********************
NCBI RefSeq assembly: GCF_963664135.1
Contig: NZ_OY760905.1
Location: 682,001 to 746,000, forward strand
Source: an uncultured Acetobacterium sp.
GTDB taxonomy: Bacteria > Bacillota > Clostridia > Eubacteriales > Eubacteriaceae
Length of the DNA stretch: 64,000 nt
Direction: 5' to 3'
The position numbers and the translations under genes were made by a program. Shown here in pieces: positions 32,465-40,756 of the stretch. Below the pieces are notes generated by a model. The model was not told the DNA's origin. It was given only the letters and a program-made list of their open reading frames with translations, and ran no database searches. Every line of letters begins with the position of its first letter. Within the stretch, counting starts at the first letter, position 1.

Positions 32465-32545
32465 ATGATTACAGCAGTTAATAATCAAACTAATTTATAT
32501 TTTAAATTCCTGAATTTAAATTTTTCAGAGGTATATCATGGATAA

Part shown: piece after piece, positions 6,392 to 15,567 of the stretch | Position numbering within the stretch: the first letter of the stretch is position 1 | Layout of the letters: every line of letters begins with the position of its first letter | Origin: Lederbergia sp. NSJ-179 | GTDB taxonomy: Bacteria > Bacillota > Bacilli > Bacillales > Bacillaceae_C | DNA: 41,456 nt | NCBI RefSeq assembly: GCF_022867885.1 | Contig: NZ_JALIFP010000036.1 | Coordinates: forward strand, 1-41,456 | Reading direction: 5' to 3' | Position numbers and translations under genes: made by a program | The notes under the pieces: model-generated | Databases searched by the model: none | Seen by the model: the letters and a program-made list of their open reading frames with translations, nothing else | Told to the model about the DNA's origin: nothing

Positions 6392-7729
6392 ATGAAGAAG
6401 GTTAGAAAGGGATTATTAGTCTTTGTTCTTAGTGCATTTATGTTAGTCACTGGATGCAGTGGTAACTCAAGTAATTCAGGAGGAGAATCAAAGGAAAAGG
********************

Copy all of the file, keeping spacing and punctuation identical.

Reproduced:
NCBI RefSeq assembly: GCF_963664135.1
Contig: NZ_OY760905.1
Location: 682,001 to 746,000, forward strand
Source: an uncultured Acetobacterium sp.
GTDB taxonomy: Bacteria > Bacillota > Clostridia > Eubacteriales > Eubacteriaceae
Length of the DNA stretch: 64,000 nt
Direction: 5' to 3'
The position numbers and the translations under genes were made by a program. Shown here in pieces: positions 32,465-40,756 of the stretch. Below the pieces are notes generated by a model. The model was not told the DNA's origin. It was given only the letters and a program-made list of their open reading frames with translations, and ran no database searches. Every line of letters begins with the position of its first letter. Within the stretch, counting starts at the first letter, position 1.

Positions 32465-32545
32465 ATGATTACAGCAGTTAATAATCAAACTAATTTATAT
32501 TTTAAATTCCTGAATTTAAATTTTTCAGAGGTATATCATGGATAA

Part shown: piece after piece, positions 6,392 to 15,567 of the stretch | Position numbering within the stretch: the first letter of the stretch is position 1 | Layout of the letters: every line of letters begins with the position of its first letter | Origin: Lederbergia sp. NSJ-179 | GTDB taxonomy: Bacteria > Bacillota > Bacilli > Bacillales > Bacillaceae_C | DNA: 41,456 nt | NCBI RefSeq assembly: GCF_022867885.1 | Contig: NZ_JALIFP010000036.1 | Coordinates: forward strand, 1-41,456 | Reading direction: 5' to 3' | Position numbers and translations under genes: made by a program | The notes under the pieces: model-generated | Databases searched by the model: none | Seen by the model: the letters and a program-made list of their open reading frames with translations, nothing else | Told to the model about the DNA's origin: nothing

Positions 6392-7729
6392 ATGAAGAAG
6401 GTTAGAAAGGGATTATTAGTCTTTGTTCTTAGTGCATTTATGTTAGTCACTGGATGCAGTGGTAACTCAAGTAATTCAGGAGGAGAATCAAAGGAAAAGG